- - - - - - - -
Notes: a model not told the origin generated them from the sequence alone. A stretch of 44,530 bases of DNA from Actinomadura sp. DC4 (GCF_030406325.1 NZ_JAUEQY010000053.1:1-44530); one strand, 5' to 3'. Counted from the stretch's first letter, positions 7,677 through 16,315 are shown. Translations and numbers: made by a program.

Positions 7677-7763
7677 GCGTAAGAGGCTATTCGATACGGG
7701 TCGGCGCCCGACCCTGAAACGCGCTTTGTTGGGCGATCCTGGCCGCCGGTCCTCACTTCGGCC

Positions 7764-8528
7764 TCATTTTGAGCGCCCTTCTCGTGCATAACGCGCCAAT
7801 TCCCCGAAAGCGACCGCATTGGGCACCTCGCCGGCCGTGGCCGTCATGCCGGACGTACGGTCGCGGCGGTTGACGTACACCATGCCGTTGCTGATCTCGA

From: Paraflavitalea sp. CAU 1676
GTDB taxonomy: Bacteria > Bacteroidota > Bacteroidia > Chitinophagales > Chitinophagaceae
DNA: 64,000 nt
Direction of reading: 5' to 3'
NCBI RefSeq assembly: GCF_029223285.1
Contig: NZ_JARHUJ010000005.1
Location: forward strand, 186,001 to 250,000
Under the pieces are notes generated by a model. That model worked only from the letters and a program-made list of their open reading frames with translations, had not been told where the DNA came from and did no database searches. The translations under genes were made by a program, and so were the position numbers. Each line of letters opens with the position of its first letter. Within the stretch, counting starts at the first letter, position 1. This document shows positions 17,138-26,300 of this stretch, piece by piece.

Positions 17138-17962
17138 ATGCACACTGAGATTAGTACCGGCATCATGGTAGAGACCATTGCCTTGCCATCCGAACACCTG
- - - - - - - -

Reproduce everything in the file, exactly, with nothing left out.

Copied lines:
Notes: a model not told the origin generated them from the sequence alone. A stretch of 44,530 bases of DNA from Actinomadura sp. DC4 (GCF_030406325.1 NZ_JAUEQY010000053.1:1-44530); one strand, 5' to 3'. Counted from the stretch's first letter, positions 7,677 through 16,315 are shown. Translations and numbers: made by a program.

Positions 7677-7763
7677 GCGTAAGAGGCTATTCGATACGGG
7701 TCGGCGCCCGACCCTGAAACGCGCTTTGTTGGGCGATCCTGGCCGCCGGTCCTCACTTCGGCC

Positions 7764-8528
7764 TCATTTTGAGCGCCCTTCTCGTGCATAACGCGCCAAT
7801 TCCCCGAAAGCGACCGCATTGGGCACCTCGCCGGCCGTGGCCGTCATGCCGGACGTACGGTCGCGGCGGTTGACGTACACCATGCCGTTGCTGATCTCGA

From: Paraflavitalea sp. CAU 1676
GTDB taxonomy: Bacteria > Bacteroidota > Bacteroidia > Chitinophagales > Chitinophagaceae
DNA: 64,000 nt
Direction of reading: 5' to 3'
NCBI RefSeq assembly: GCF_029223285.1
Contig: NZ_JARHUJ010000005.1
Location: forward strand, 186,001 to 250,000
Under the pieces are notes generated by a model. That model worked only from the letters and a program-made list of their open reading frames with translations, had not been told where the DNA came from and did no database searches. The translations under genes were made by a program, and so were the position numbers. Each line of letters opens with the position of its first letter. Within the stretch, counting starts at the first letter, position 1. This document shows positions 17,138-26,300 of this stretch, piece by piece.

Positions 17138-17962
17138 ATGCACACTGAGATTAGTACCGGCATCATGGTAGAGACCATTGCCTTGCCATCCGAACACCTG